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Arch Gen Psychiatry. 2011 Sep;68(9):953-60. doi: 10.1001/archgenpsychiatry.2011.51. Epub 2011 May 2.

Effect of secondhand smoke on occupancy of nicotinic acetylcholine receptors in brain.

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Department of Psychiatry and Biobehavioral Sciences, University of California, Los Angeles, USA.



Despite progress in tobacco control, secondhand smoke (SHS) exposure remains prevalent worldwide and is implicated in the initiation and maintenance of cigarette smoking.


To determine whether moderate SHS exposure results in brain α(4)β(2)* nicotinic acetylcholine receptor (nAChR) occupancy.


Positron emission tomography scanning and the radiotracer 2-[18F]fluoro-3-(2(S)azetidinylmethoxy) pyridine (also known as 2-[(18)F]fluoro-A-85380, or 2-FA) were used to determine α(4)β(2)* nAChR occupancy from SHS exposure in 24 young adult participants (11 moderately dependent cigarette smokers and 13 nonsmokers). Participants underwent two bolus-plus-continuous-infusion 2-FA positron emission tomography scanning sessions during which they sat in the passenger's seat of a car for 1 hour and either were exposed to moderate SHS or had no SHS exposure. The study took place at an academic positron emission tomography center. Main Outcome Measure  Changes induced by SHS in 2-FA specific binding volume of distribution as a measure of α(4)β(2)* nAChR occupancy.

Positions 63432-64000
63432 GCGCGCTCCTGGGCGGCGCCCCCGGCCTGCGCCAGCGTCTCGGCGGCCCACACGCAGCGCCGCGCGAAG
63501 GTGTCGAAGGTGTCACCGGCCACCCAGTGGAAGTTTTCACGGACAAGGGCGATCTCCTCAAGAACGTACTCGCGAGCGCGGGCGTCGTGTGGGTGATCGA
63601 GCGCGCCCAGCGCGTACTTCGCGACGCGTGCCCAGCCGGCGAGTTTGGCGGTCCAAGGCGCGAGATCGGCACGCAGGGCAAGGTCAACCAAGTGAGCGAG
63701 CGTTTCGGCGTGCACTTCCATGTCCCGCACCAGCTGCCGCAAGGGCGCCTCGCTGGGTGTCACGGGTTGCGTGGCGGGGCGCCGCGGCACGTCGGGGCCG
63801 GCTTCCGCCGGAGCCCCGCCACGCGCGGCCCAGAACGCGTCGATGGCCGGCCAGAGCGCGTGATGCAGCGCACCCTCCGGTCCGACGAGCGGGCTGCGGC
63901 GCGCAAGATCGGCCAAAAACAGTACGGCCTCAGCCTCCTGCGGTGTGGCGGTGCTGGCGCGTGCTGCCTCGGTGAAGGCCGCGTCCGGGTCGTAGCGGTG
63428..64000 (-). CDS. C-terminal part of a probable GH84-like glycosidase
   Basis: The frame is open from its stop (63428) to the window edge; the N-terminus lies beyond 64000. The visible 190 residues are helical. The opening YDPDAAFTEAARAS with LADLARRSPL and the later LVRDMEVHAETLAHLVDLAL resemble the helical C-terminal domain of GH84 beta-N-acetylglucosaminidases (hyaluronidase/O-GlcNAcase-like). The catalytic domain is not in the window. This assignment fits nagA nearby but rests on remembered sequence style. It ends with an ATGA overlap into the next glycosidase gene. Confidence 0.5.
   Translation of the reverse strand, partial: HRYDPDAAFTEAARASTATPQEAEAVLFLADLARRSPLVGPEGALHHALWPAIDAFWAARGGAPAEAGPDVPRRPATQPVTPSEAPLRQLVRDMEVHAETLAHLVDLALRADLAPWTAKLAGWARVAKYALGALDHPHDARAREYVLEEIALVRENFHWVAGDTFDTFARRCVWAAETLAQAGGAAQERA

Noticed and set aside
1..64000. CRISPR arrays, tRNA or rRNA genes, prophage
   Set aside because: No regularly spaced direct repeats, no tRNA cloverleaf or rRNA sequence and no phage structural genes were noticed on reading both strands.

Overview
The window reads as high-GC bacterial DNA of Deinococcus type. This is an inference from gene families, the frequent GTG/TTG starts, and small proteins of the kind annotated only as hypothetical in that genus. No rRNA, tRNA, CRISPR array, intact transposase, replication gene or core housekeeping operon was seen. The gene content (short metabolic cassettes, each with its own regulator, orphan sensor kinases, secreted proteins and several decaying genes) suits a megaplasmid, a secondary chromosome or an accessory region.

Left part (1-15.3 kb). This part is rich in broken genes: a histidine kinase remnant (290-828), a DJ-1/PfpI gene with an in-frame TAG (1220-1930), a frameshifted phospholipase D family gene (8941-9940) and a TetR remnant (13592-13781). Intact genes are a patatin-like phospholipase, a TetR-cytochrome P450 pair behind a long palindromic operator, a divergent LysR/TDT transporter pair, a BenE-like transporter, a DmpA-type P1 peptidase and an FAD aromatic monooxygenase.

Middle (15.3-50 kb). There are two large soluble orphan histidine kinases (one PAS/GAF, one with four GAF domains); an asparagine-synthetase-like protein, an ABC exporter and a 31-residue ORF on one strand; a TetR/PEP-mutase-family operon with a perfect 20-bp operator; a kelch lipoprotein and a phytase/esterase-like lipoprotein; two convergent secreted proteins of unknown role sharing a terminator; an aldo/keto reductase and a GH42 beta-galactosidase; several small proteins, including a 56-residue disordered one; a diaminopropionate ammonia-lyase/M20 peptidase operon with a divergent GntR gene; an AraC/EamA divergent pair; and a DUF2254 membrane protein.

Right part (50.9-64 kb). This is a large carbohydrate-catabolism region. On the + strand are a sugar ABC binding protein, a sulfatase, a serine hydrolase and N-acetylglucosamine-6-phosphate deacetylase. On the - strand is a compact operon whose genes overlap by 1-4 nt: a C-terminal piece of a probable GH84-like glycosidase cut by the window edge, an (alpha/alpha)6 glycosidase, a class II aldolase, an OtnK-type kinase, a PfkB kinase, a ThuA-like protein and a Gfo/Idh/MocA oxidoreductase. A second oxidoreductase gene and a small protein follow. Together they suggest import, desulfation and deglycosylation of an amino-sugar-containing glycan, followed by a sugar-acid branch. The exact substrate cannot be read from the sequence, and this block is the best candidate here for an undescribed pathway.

An overall multivariate analysis of variance using specific binding volume of distribution values revealed a significant main effect of condition (SHS vs control) (F(1,22) = 42.5, P < .001) but no between-group (smoker vs nonsmoker) effect. Exposure to SHS led to a mean 19% occupancy of brain α(4)β(2)* nAChRs (1-sample t test, 2-tailed, P < .001). Smokers had both a mean 23% increase in craving with SHS exposure and a correlation between thalamic α(4)β(2)* nAChR occupancy and craving alleviation with subsequent cigarette smoking (Spearman ρ = -0.74, P = .01).


Nicotine from SHS exposure results in substantial brain α(4)β(2)* nAChR occupancy in smokers and nonsmokers. Study findings suggest that such exposure delivers a priming dose of nicotine to the brain that contributes to continued cigarette use in smokers. This study has implications for both biological research into the link between SHS exposure and cigarette use and public policy regarding the need to limit SHS exposure in cars and other enclosed spaces.

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